By Joan Niesen
DENVER -- Game 7. The words have a certain charge, don’t they? They’re all nail-biting and screaming, cowbells and pom-poms, clenching every muscle in one’s seat or on one’s couch. Game 7's are moments only the best teams have the privilege of experiencing (unless, of course, they’re the Atlanta Hawks), but sometimes these gifts from the sports gods don’t quite live up to their billing.
Sometimes, Game 7 can be empty. Take a miraculous shebang of a Game 6, and it can seem like the other guys are out of it, or maybe there’s been an injury, or maybe one team simply comes out flat.
Wednesday night in Denver was none of those things, not a one. Avalanche-Wild was the definition of Game 7, and when Minnesota bested Colorado, 5-4 in overtime on a Nino Niederreiter wrister, the life sucked was out of the Pepsi Center as only it can after one of these games, when tens of thousands of fans and one team must go home -- for good.
Let’s start, however nonsensically, at the beginning of the third period, because that’s when what truly matters began. Tied 2-2, the game had been back-and-forth up to that moment: Avs, Wild, Avs, Wild. No team ever accrued more than a one-goal lead, and there was no shortage of those plays that make breathing an afterthought, the breakaways and scrums around the nets, those moments when ohmygoshwhereisthepuck.
So yes, the third period, in which the teams matched each other goal-for-goal. First, Colorado center Paul Stasny 2:55 into the period, to give the Avalanche a 3-2 lead. Next came the Wild's right wing Niederreiter, and it almost seemed as if it was predetermined, because the scoring and the tension weren’t going to end with more than 13 minutes to go.
“We battled, battled back and dealt with adversity,” Wild coach Mike Yeo said of his team’s constant fight from behind. “It’s tough. You keep battling back.”
“The way that we dealt with this series, the way we continued to fight, to get to this game, showed the growth and maturity of our players,” he continued. “You really start to get a feel of the soul of your team.”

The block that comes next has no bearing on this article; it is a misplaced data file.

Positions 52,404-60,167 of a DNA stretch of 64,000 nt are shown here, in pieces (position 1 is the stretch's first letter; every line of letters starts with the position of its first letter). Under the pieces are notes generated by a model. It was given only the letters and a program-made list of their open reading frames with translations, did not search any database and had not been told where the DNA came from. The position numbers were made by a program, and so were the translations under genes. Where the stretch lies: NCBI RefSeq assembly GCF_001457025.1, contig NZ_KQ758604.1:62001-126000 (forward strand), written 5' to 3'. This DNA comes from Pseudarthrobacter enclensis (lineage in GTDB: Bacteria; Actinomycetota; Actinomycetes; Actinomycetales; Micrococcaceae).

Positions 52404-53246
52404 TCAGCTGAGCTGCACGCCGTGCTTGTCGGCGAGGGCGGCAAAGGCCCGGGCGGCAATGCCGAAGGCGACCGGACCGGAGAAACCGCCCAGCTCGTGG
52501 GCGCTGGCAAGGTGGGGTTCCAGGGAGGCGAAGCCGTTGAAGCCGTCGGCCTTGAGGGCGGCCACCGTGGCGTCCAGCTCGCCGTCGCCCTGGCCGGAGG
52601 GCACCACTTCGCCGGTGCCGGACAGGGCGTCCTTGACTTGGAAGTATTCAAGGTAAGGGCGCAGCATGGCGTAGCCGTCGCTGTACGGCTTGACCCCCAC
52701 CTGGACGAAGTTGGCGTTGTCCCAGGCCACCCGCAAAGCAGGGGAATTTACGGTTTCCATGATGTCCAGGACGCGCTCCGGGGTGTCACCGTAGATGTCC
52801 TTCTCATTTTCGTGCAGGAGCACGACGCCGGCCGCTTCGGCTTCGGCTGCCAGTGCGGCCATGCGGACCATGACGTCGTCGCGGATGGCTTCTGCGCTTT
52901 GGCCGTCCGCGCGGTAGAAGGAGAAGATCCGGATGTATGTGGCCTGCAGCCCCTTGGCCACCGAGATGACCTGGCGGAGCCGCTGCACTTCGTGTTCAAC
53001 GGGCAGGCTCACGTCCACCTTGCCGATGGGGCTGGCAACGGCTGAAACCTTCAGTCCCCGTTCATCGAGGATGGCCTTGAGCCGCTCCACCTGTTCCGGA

Really, this was like a game of smaller games -- score, score, tie, repeat -- and that’s what a Game 7 should be. It should be the cry of Aaaaaaah followed by Oh, that building crescendo of a cheer, over and over, because the tension of this contest didn’t peak once, or even twice. Game 7 should be skaters shadowing each other so close their limbs get tangled and they splatter on the ice. It should be players playing, maybe a little too hard, maybe a little too fast, and Wednesday was all of that.
After scoring a goal to put the Avalanche up 4-3 halfway through the third, Colorado defenseman Erik Johnson smiled and yelled, his grin wider than that of any fan in the crowd, and with just more than eight minutes remaining, this crazy inkling that that might be it began to build. Johnson smiled like a guy who’d just scored a series-clinching goal, except that six minutes later, Jared Spurgeon tied the game at 4.
Game 7 has no place for smiles.
Game 7 is for exhales, and Colorado had proven all season that it doesn’t exhale first, that it will pull its goalie and play like a pack of maniacs, that it will win at all costs. It’s almost become an assumption, and then Wednesday happened. Then Patrick Roy’s heart attack-inducing kids brought on the worst kind: a loss.
There were no cheers, not after Niederreiter’s second goal of the night slipped through Colorado goalie Semyon Varlamov’s legs. The cheers were all in Minnesota, where fans hadn’t seen their team win a playoff series in 11 years, and the sound of a handful of men jumping a barrier onto the ice don’t register over the quiet shuffling of so many feet.
A Game 7 ends with elation and with deflation. It ends in extremes. The Wild congregate on the ice in a team-wide hug. Avalanche center Ryan O’Reilly cries in the dressing room.
But the best of these games end with pride from both sides, because a good game is a good game, and two teams can be great. This thing came down to a flick of the wrist and a twitch of the limb. It would have been hard to ask for more.
“I have mixed feelings,” Roy said, later conceding that his team simply wasn’t ready to win a Stanley Cup. “There’s a side of me that’s very disappointed…but there’s also a side of me that’s truly proud of our players.”
And then there was Yeo, just as proud, but looking forward. “Let’s not stop here,” he said, and his team will train and hope for another Game 7 -- although perhaps one with a smaller serving of drama than this.